Can you Digg it?

One of the websites at the forefront of the web 2.0 revolution is Digg.com. Digg is leading the trend toward "news" sites that don't employ a news staff. Think of Digg like this: it's a fully democratic news system that allows anyone to post news items and site visitors "digg" the story...meaning they vote on the fact that the story was interesting, helpful, entertaining, etc. The popular stories rise to the top and the others just sink to the bottom. You can learn more about it here.

A little background
Digg has been a tech news website since its launch in 2004 until today when they launched a new Digg.com that covers world news, entertainment, science, and gaming. It will be interesting to see how they do with this jump outside the geek news world but here's why Digg is important to you: if you can get a story in the Digg headlines you have just bypassed the hidden barrier that every living marketer faces...the advertising defense.

Ad defense and the beauty of Digg.com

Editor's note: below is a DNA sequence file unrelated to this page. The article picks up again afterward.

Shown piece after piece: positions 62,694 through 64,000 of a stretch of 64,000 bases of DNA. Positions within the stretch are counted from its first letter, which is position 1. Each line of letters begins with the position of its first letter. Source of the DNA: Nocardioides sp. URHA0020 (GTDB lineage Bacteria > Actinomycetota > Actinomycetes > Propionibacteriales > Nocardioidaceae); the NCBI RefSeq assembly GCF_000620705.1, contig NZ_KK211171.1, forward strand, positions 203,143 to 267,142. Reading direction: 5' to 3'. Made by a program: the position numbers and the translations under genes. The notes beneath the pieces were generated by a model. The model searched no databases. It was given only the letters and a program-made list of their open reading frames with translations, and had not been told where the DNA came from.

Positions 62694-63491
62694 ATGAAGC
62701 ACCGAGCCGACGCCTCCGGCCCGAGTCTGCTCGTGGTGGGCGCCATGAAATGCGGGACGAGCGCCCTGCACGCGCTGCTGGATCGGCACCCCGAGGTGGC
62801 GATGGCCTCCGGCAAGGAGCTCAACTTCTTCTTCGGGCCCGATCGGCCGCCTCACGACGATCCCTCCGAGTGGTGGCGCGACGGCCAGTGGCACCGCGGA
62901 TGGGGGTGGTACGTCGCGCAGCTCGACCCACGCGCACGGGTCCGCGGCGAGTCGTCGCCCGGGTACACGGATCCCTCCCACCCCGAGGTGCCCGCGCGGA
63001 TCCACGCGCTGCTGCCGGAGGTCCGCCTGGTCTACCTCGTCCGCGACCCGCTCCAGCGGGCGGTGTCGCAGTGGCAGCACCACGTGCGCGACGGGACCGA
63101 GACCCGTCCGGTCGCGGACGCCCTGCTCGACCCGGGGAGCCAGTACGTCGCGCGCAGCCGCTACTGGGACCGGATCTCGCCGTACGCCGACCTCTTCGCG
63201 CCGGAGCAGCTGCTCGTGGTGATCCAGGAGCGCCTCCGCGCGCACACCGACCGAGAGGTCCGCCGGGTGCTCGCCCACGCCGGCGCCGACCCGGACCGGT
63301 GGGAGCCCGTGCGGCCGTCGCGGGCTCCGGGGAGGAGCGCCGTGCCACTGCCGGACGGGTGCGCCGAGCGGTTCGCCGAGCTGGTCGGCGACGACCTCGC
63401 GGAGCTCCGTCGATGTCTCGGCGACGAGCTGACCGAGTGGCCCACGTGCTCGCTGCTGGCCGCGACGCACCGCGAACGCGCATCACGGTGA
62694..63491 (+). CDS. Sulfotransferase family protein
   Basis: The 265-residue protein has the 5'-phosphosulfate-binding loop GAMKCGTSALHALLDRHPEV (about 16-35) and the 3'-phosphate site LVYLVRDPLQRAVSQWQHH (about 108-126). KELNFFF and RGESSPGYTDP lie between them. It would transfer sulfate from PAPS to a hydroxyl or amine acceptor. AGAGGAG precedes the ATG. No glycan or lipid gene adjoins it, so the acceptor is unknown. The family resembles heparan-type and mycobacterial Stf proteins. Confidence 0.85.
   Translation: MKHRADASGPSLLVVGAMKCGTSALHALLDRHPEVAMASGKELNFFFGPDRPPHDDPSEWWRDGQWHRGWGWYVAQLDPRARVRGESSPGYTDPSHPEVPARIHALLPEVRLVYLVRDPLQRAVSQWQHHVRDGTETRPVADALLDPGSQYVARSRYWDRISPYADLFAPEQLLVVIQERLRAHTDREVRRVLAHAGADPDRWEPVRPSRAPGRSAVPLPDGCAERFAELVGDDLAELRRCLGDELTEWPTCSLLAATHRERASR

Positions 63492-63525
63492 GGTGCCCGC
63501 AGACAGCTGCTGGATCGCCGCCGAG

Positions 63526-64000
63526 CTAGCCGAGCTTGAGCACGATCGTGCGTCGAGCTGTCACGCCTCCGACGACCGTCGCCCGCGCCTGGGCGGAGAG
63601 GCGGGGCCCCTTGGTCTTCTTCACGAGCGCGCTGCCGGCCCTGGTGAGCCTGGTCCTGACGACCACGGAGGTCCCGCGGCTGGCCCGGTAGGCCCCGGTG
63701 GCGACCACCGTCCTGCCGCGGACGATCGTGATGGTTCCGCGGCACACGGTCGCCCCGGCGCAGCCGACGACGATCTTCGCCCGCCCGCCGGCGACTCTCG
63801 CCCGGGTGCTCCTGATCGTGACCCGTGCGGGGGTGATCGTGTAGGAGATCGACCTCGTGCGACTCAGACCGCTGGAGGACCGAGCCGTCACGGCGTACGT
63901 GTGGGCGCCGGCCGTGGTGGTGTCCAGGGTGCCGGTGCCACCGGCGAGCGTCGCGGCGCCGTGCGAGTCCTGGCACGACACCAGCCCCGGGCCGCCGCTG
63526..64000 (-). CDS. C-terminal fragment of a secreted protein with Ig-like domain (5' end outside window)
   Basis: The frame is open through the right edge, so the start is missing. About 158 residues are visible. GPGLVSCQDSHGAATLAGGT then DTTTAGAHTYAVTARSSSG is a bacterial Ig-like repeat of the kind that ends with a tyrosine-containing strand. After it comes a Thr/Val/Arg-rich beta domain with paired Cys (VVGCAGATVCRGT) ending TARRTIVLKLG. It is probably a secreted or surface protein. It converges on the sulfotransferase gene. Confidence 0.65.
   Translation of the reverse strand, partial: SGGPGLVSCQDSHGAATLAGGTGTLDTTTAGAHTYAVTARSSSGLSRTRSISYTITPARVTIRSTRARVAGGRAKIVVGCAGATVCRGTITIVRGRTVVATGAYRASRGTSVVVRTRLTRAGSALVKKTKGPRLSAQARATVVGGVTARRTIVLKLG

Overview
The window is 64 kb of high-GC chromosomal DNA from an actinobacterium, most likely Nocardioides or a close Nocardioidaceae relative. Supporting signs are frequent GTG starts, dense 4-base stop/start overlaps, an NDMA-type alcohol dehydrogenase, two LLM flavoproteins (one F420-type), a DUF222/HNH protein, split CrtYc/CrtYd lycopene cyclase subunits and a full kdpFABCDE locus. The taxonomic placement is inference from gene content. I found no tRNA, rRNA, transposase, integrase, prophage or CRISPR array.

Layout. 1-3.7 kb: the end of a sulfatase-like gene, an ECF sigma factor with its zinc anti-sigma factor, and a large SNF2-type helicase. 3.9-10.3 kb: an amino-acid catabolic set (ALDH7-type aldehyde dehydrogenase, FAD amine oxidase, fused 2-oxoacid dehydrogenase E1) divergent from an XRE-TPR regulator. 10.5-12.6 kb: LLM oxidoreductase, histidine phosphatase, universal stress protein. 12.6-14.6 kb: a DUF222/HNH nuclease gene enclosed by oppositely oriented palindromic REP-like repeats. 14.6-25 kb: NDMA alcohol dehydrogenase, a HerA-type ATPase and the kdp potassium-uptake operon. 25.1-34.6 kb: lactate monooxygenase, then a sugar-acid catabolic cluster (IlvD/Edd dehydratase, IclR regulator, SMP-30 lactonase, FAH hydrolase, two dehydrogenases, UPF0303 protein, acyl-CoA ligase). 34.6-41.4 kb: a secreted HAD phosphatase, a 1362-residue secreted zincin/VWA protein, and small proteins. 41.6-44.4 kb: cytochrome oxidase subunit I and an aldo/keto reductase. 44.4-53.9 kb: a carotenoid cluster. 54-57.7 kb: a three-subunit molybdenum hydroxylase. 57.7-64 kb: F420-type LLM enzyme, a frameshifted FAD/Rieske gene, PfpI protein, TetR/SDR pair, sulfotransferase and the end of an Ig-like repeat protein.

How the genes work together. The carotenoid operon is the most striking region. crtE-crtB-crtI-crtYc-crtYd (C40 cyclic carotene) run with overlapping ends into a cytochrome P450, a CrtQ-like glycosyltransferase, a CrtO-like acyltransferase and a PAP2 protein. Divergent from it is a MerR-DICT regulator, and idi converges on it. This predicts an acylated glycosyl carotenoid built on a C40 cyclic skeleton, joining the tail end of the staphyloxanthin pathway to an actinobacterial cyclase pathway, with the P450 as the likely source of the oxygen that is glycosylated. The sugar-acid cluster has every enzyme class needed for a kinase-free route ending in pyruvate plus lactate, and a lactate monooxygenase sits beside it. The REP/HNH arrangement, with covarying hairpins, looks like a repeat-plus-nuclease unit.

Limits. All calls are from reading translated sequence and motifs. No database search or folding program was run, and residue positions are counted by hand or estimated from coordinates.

The advertising defense is what all of us have to some degree or another. It's the filter that allows us to skip right over magazine ads, flip past TV commercials, ignore billboards, and file direct mail in our trash can. We filter most of these message because we know we're being marketed to and there's so much of it around us we're very selective with the things we give our attention to. Here's where Digg (or a site like it) comes in. When you go to one of these sites you're not looking to be marketed to in the stories themselves because if you're looking at the top headlines then you're reviewing what thousands of other people have already qualified as newsworthy...meaning you trust that they aren't going to pay attention to something that just an ad so the people give the story credibility which in turn means you're advertising defense is not up. It's the PR professional's dream. The only little hitch in this plan is that your story has to actually be good...and other people have to agree with you. It will take the right story to be well dug, but when it happens you'll know you're really onto something.

Who cares?
If you're a with a church, this probably isn't something you're going to use because your comunication focus is going to be predominatly local. However, if you're involved with a nationwide ministry or business, consider releasing your news in a diggable fashion. Digg's traffic is going to climb over the next several months since they've opened their site for more topics. It will be a great place to be seen and reach people you would never reach through other means.

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